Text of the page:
Ybarra Events

Wedding Planning & Design

Is your Event at Risk?

Not all 2020 weddings need to be postponed. Currently, the wedding couples I am encouraging to think it over are all 2020 Weddings through August. September and later, there is no reason to postpone at this point. It is just something we will need to keep our eyes open for and keep updated on the requirements/restrictions for hosting an event. This is just referencing the information on which events are needing to be altered based on Government Mandates. Ultimately you and your partner should make your decision together and know what is best for you and your loved ones. When making this decision, I would really take into consideration, is your wedding date at risk? Do we have enough information yet on whether it will affect events in the summer months? There is a realistic probablility all events, even later than Septmember 2020 will be regulated on size. We currently do not have knowledge of the event size recommendations/requirements, but will definitely be researching as much as possible to stay up-to-date. 

If you're looking for a bright and coloful color scheme that is romantic, whimsical, and beautiful you should consider blue and orange! This Orange and Blue Bridal Bouquet from Beijaflor Botanicals is stunning. Photo credit: Maria Villano

How to Postpone your Wedding During the COVID-19 Pandemic


There are a lot of new event questions popping up surrounding the COVID-19 Pandemic. Should we postpone? Should we lower our guest count? Should we elope and celebrate later? In reality, there is no one correct answer. As much as I would love to be able to tell you there is, this just isn’t a one-size-fits-all situation. The important thing to remember is, Love isn’t cancelled. We will be able to celebrate you and your love in some way, and there are many different solutions. Love is love and it only gets stronger!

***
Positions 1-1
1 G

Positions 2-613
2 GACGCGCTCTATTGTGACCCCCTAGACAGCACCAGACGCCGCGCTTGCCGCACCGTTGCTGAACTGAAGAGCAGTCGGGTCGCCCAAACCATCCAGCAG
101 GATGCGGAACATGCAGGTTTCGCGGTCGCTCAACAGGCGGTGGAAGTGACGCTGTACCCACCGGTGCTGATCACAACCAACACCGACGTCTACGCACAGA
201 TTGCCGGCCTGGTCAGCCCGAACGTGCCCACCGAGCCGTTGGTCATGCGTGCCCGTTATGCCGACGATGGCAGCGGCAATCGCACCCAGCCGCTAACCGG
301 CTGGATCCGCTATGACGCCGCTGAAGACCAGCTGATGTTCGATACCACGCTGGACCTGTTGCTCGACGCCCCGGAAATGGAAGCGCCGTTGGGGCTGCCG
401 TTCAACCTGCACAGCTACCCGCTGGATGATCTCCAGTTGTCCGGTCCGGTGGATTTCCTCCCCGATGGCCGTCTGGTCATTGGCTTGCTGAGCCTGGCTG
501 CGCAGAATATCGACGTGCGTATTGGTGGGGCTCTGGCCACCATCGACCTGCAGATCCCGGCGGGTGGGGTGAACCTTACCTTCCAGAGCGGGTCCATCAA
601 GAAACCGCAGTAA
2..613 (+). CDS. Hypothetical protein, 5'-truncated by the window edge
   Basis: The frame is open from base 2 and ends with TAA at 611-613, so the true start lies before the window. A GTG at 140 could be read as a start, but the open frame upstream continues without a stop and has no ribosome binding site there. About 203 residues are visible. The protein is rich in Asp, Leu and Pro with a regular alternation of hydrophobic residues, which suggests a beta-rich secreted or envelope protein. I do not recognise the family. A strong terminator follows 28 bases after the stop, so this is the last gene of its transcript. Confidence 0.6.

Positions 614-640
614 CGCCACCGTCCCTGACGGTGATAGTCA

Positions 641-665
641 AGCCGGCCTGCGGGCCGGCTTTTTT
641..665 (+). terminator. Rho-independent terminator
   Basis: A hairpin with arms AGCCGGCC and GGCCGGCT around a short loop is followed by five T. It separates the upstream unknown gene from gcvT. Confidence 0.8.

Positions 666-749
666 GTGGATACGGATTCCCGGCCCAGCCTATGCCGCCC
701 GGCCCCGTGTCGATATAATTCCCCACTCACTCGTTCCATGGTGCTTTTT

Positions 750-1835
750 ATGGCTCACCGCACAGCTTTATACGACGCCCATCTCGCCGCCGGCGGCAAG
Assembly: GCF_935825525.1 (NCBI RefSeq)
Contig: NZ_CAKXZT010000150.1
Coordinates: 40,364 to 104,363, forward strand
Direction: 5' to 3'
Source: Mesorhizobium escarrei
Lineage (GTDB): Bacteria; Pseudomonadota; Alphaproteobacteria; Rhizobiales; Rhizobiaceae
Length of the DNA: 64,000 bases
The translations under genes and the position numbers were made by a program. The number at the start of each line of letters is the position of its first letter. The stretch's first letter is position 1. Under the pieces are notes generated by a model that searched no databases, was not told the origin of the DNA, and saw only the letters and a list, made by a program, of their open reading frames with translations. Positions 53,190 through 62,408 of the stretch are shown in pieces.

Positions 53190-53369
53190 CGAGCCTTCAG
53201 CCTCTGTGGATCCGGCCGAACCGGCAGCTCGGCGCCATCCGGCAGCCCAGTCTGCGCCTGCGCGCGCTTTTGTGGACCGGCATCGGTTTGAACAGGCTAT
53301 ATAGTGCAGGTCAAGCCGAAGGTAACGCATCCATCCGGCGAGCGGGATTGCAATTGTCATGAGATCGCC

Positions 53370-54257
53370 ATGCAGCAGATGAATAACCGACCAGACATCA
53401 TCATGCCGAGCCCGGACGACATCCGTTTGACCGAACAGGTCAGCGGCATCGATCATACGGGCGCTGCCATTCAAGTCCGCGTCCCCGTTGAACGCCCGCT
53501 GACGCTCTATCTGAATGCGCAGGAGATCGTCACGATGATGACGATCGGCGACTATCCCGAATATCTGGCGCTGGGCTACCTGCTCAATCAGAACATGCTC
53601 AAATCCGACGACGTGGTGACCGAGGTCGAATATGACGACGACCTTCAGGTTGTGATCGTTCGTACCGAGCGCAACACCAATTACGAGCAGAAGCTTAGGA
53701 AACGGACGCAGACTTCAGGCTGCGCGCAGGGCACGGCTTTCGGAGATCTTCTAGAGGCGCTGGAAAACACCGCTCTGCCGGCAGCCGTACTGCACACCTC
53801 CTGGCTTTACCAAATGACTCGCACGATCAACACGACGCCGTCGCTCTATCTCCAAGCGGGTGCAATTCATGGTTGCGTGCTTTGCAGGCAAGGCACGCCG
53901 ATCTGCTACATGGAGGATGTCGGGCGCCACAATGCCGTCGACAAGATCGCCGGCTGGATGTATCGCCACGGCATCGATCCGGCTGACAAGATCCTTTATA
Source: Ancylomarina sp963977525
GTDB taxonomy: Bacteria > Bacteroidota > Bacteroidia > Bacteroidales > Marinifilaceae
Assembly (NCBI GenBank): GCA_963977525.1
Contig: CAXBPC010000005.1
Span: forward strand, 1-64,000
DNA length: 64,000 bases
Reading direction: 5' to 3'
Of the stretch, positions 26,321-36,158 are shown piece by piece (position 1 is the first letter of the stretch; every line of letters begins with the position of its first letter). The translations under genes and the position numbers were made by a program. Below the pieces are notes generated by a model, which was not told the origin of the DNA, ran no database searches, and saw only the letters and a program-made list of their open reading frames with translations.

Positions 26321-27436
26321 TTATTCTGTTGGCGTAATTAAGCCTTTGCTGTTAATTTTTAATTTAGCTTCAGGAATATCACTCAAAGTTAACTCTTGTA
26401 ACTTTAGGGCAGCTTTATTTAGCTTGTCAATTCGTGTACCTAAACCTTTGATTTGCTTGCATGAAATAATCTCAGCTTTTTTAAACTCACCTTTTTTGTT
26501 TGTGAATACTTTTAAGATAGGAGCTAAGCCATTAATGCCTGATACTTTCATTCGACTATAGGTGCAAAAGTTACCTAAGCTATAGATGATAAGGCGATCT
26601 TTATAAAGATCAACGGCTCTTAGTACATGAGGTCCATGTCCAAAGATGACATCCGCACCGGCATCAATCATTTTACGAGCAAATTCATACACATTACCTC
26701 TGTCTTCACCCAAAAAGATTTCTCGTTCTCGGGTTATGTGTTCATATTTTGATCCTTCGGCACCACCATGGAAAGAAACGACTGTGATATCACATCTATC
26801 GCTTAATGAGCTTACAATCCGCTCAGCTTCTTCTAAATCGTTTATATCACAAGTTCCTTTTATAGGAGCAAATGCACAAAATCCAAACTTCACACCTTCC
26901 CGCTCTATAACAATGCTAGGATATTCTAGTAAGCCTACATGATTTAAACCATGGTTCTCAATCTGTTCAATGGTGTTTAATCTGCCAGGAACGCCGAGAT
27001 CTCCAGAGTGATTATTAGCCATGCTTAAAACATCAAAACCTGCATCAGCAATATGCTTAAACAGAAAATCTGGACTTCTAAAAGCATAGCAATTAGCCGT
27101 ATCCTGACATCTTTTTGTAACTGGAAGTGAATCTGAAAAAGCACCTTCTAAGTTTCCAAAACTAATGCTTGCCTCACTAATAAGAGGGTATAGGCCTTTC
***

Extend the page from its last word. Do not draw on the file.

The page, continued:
Steps to Consider Amid the COVID-19 Uncertainty


Where do I even Start?

I highly recommend reading through the advice from Centers for Disease Control and Prevention (CDC). The quicker we react, the quicker we can contain the pandemic and work on solutions.

The factors you should be focusing on for your event are: the size and duration of your event (Is it a 3 day event with a guest count exceeding 100-200?), demographics of the participants (Do you have any guests that would be at a higher risk such as they’re pregnant or immune deficient?), complexity of your event (Apart from guests, how many Event staff Members/Vendors do you have?) and type of on-site services and activities (How will food be handled? Were you planning on a Family Style Dinner?)


Contact Vendors for availability ASAP

The very first thing you’ll want to do, should you and your partner decide to postpone your wedding/event, is to contact your vendors and check on their availability. The 1st vendors to connect with: the wedding venue, and planner. They will happily help you find a date that works for them and offer advice on how they handle the process. Once you have a confirmed new date, you’ll want to connect with your other vendors to update them. Though I do recommend reaching out to the venue 1st to make sure they have your new desired date available, I highly recommend reaching out to your other contracted vendors quickly following. A lot of events are being moved into the late Summer and early Fall 2020 months. Dates, if they weren’t booked before, are filling up quickly. Keep in mind that some (if not all) your vendors are small businesses and probably dealing with an influx of calls and emails just like yours, so try to be patient. I am sure you are definitely a priority to them, and they will be in contact as soon as they can be.

Perfectly pink vintage style photo of gorgeous wedding invitations by Minted. Photo credit: Come Plum

Check your Vendor Contracts